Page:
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Do Mediators Sell Themselves Short?

Why do mediators so often work for free? Shouldn't they be paid fairly for their services?

Los Angeles mediator Charles B. Parselle, founding partner of Centres for Excellence in Dispute Resolution, raised these questions in a May Los Angeles Daily Journal article recently republised on He observes:

"Los Angeles mediators personally pay for 97% of court mediations, giving away thousands of hours and millions in fees each year, yet overwhelmingly mediators would rather be paid for their professional services."

Lack of fair compensation among mediators is a nationwide problem, as illustrated by the reactions to Parselle's article by two Massachusetts blogger/mediators, Dina Beach Lynch at Mediation Mensch and Diane Levin at Online Guide to Mediation. Lynch, who has written about this topic before, says in her most recent post:

"Paying mediators fairly threatens the status quo for key stakeholders like the courts and the organized bar. There seems to be very little incentive for either group to change a system that works for them from a financial and productivity standpoint."

The question, she says, is what to do about it. If mediators consider themselves invaluable, she asks, why do they continue to accept being treated otherwise?

Diane Levin encountered this issue when she embarked on a career in mediation and was told, "If you do it for money, then you're cheapening something special." Yet, she says, mediators' value is undeniable:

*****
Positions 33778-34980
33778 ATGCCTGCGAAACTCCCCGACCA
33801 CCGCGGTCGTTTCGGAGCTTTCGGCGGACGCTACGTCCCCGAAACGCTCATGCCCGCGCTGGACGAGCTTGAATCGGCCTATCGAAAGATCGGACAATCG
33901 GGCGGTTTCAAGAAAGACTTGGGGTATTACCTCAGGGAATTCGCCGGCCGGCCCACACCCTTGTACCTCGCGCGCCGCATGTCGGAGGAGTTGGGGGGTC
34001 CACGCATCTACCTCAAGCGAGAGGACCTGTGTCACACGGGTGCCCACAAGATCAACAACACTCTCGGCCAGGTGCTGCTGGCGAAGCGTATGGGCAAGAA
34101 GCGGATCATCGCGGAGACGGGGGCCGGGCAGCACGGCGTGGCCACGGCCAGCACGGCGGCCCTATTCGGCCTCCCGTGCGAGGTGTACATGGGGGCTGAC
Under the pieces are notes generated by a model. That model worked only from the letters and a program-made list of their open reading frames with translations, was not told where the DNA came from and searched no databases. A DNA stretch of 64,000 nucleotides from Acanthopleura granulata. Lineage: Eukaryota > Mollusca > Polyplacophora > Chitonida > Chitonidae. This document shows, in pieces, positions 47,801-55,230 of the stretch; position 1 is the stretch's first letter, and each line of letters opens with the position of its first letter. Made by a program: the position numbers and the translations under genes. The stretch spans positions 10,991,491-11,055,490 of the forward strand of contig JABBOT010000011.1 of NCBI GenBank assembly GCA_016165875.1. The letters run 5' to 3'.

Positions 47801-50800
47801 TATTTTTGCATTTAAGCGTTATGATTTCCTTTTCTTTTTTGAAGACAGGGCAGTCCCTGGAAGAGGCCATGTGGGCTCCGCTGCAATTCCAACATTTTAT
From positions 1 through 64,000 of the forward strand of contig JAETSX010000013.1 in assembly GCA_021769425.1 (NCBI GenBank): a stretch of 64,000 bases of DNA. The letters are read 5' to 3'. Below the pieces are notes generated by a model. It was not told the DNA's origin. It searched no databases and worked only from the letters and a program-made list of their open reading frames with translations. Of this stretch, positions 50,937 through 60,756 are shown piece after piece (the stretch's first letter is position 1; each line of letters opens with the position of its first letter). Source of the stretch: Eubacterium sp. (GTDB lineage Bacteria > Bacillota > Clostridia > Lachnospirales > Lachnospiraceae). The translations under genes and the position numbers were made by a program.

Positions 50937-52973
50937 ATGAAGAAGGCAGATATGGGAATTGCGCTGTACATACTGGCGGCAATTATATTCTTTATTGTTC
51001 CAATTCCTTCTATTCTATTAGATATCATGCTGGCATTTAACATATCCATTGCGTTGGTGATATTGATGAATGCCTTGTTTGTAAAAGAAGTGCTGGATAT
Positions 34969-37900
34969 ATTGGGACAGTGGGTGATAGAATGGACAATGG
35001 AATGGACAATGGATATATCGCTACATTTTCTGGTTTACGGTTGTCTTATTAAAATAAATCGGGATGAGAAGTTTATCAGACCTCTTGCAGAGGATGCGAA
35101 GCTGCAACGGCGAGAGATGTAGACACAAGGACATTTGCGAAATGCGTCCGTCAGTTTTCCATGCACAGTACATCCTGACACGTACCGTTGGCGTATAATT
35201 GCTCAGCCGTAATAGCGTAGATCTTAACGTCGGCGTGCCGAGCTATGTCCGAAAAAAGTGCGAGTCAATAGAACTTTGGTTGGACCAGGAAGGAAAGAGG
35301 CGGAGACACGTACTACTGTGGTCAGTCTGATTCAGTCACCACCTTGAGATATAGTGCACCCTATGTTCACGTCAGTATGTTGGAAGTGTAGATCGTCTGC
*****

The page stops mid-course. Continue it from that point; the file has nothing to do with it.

"Mediators boldly go where angels fear to tread -- right into the very heart of conflict. And, like intrepid guides, we are able to lead disputants to level ground. We help people achieve resolution and overcome their differences, even in the face of seemingly intractable conflict."

In my own career, I have long worked as an arbitrator and mediator in labor relations, where there is no question that I will be paid for my services. More recently, as I've ventured into civil mediation, I find precisely the problem Parselle, Lynch and Levin describe. Court mediation programs are often pro bono, even in cases where litigants' pockets are deep. Parselle is correct in suggesting that the solution is simple: Mediators should not be required to work pro bono except to help the needy and indigent, and courts should adopt fair programs that allow mediators to charge for their services as the market dicates.

Posted by Robert J. Ambrogi on August 2, 2006 at 12:41 PM | Permalink | Comments (1)


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